There is no such thing as a moral or an immoral book. Books are well written, or badly written. That is all.
The nineteenth century dislike of Realism is the rage of Caliban1 seeing his own face in a glass.
The nineteenth century dislike of Romanticism is the rage of Caliban not seeing his own face in a glass.
The moral life of man forms part of the subject-matter of the artist, but the morality of art consists in the perfect use of an imperfect medium.
No artist desires to prove anything. Even things that are true can be proved.
No artist has ethical sympathies. An ethical sympathy in an artist is an unpardonable mannerism of style.
No artist is ever morbid. The artist can express everything.
Thought and language are to the artist instruments of an art.
Vice and virtue are to the artist materials for an art.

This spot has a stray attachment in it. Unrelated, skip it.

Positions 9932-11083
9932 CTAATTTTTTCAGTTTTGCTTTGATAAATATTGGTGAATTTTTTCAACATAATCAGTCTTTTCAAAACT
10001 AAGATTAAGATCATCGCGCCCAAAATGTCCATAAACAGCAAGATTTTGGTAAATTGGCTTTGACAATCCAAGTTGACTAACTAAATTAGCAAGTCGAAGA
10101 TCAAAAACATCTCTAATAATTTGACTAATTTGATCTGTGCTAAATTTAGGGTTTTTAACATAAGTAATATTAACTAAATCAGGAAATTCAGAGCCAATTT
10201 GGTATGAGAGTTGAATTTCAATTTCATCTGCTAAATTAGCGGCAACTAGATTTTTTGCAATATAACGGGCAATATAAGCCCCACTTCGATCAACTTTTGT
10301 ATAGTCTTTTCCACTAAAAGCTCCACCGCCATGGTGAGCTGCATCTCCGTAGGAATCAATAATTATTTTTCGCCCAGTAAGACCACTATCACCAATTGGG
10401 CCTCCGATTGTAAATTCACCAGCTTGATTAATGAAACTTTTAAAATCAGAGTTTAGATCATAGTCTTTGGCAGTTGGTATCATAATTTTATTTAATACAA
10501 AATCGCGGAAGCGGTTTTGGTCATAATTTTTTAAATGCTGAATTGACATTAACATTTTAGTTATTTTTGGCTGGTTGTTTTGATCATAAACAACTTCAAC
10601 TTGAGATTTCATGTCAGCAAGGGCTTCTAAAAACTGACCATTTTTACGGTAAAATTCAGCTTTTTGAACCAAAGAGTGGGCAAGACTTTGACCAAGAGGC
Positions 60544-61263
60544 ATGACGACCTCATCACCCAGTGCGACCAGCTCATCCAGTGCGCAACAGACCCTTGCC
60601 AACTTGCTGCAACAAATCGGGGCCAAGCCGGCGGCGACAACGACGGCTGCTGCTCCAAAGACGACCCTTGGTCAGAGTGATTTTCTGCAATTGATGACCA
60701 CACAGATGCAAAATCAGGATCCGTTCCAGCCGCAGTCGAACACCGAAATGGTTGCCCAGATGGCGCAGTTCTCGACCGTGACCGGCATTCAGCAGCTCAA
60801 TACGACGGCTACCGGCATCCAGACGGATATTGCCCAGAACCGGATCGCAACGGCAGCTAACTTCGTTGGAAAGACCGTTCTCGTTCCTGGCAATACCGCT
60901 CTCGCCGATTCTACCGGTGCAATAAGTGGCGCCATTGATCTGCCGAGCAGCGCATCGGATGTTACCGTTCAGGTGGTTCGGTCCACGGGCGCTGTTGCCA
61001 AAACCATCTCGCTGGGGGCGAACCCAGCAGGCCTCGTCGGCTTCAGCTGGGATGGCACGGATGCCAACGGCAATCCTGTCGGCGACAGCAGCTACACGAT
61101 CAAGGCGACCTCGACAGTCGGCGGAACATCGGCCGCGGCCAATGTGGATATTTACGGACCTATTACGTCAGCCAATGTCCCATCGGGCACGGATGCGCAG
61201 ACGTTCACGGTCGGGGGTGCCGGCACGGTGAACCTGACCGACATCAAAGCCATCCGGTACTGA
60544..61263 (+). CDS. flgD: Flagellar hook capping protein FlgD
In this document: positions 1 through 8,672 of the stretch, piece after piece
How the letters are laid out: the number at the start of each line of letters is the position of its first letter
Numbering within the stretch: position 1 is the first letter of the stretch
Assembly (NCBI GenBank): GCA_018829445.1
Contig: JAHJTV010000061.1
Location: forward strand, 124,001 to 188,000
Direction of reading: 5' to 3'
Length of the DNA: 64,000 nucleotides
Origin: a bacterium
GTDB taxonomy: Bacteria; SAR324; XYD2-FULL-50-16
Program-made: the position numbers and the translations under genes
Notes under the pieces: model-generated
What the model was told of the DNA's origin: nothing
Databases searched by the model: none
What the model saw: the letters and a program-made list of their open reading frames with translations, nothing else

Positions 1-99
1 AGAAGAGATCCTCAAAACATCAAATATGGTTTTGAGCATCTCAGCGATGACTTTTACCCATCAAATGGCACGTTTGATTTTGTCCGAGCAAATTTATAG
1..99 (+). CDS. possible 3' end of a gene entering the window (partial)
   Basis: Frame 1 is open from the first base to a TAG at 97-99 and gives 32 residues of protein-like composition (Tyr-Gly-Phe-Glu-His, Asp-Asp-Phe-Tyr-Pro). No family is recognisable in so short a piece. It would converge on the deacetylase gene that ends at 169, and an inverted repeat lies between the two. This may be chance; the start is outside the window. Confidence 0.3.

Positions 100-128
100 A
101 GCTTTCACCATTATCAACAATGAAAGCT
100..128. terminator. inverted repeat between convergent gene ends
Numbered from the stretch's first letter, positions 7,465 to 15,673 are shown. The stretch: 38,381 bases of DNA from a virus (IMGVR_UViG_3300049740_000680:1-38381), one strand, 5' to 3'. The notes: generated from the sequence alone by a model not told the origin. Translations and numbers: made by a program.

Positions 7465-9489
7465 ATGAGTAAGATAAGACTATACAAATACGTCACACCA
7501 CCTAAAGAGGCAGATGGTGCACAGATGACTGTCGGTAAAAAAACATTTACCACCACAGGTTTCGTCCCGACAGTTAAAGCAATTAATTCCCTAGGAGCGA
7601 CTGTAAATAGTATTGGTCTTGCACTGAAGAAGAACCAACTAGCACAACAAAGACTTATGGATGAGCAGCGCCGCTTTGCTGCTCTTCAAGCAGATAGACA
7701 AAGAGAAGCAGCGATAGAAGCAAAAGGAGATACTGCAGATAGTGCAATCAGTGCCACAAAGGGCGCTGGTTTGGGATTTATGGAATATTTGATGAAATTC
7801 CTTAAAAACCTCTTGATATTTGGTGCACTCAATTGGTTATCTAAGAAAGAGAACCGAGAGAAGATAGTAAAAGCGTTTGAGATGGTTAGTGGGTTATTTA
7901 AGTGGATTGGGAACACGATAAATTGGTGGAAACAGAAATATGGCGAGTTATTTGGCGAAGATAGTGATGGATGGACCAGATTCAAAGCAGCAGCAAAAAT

From the point of view of form, the type of all the arts is the art of the musician.
From the point of view of feeling, the actor’s craft is the type.
All art is at once surface and symbol.
Those who go beneath the surface do so at their peril.
Those who read the symbol do so at their peril.
It is the spectator, and not life, that art really mirrors.
Diversity of opinion about a work of art shows that the work is new, complex, and vital.
When critics disagree the artist is in accord with himself.
We can forgive a man for making a useful thing as long as he does not admire it. The only excuse for making a useless thing is that one admires it intensely.
All art is quite useless.
OSCAR WILDE
1 Caliban: the subhuman character in Shakespeare’s The Tempest.

CHAPTER 1

THE studio was filled with the rich odour of roses, and when the light summer wind stirred amidst the trees of the garden, there came through the open door the heavy scent of the lilac, or the more delicate perfume of the pink-flowering thorn.